In West Texas, Border Surveillance is a Way of Life

A Texas transplant reflects on the state of surveillance in the borderlands.

By Rhonda FanningAugust 22, 2016 11:53 am

When Sasha Von Oldershausen moved from New York City to Presidio, Texas, a few years back, her friends told her to get a gun and lock the doors. They imagined her moving to the stereotypical lawless Southwest.

But Von Oldershausen knew better – in the vast majority of the tiny Texas towns that dot the borderlands, crime rates are low, the landscape is indescribably beautiful and the sense of solitude is profound. Then ,she discovered she wasn’t nearly as alone as she thought. Texas Monthly writer Sasha Von Oldershausen recounts her experience in her article Nothing To Fear But Fear Itself.

Von Oldershausen says she experienced firsthand the capabilities of Border Patrol’s surveillance methods while walking on a trail near the Rio Grande one day.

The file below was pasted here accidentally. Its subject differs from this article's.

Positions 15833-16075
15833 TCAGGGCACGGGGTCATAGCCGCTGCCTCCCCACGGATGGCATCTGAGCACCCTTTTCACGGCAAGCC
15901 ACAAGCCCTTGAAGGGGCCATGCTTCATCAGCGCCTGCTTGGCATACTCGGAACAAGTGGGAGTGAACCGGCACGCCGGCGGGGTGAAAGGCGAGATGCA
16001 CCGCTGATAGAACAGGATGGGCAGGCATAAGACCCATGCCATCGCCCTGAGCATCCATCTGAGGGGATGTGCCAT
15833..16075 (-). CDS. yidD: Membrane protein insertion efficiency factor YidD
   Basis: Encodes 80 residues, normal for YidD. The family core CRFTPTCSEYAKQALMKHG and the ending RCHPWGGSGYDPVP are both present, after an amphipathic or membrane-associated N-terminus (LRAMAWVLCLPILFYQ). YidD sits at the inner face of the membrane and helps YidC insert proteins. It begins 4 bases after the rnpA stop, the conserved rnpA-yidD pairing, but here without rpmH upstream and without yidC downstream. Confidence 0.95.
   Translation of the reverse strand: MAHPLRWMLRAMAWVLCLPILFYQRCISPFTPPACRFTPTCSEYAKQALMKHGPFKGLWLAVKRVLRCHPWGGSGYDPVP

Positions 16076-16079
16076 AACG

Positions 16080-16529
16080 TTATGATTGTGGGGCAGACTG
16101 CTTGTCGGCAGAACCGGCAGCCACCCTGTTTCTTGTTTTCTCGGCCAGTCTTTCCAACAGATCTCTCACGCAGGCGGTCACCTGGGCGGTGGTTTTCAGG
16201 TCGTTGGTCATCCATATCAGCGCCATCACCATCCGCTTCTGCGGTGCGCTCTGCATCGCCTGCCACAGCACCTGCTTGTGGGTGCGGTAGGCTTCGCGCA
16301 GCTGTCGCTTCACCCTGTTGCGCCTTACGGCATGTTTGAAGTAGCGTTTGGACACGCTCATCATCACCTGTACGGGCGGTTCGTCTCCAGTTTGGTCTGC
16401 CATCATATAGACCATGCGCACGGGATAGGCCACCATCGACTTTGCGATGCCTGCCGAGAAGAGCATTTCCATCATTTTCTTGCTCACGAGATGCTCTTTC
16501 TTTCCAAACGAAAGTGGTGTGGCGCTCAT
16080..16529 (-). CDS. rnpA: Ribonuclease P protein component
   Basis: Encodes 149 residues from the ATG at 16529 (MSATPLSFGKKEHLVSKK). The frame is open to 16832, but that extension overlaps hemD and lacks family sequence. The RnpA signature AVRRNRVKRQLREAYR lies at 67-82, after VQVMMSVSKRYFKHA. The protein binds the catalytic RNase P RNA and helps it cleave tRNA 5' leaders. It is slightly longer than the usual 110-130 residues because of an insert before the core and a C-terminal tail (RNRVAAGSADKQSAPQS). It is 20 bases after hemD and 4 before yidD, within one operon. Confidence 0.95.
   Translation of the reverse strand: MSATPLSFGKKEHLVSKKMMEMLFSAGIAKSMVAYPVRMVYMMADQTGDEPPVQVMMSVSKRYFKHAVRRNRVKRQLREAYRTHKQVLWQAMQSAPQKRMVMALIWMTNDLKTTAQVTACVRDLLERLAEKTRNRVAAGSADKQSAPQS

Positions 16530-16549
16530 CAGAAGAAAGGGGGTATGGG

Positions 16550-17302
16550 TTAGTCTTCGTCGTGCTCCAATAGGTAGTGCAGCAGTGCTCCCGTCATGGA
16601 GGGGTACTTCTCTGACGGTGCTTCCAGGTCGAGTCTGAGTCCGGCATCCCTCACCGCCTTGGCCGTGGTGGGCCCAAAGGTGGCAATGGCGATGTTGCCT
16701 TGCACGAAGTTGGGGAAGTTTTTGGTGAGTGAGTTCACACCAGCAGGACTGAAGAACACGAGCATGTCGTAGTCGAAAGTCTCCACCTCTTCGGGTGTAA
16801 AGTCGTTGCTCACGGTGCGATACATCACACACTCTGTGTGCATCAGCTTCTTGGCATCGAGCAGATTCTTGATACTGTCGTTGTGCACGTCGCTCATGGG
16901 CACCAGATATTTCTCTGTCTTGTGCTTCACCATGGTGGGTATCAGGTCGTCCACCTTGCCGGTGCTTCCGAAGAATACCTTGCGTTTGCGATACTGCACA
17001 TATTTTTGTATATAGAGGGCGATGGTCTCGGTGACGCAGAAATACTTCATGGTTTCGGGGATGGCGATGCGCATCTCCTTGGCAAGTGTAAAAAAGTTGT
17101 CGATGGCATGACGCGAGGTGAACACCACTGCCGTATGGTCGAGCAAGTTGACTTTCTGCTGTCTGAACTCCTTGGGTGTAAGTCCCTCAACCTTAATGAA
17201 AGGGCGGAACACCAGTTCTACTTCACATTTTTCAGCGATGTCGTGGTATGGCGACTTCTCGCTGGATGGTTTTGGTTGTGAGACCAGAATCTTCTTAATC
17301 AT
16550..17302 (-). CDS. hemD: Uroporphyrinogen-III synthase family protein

“I turned back, went up the trail and what I found at the trailhead was a border patrol agent waiting for me,” she says. “He informed me that I had somehow triggered sensors that were presumably at the river’s edge, and I was completely shocked. I hadn’t seen any sensors there.”

Later, the same agent appeared at her house one night.

“He informed me that some people they were after had gotten away, and he told me that I should lock my doors just to be safe,” Von Oldershausen says.

But one comment caught her off guard, and got her thinking about the level of surveillance in the borderlands.

“He also as an afterthought said, ‘I came out here because I know you live alone,'” Von Oldershausen says. “It was that statement that really threw me off.”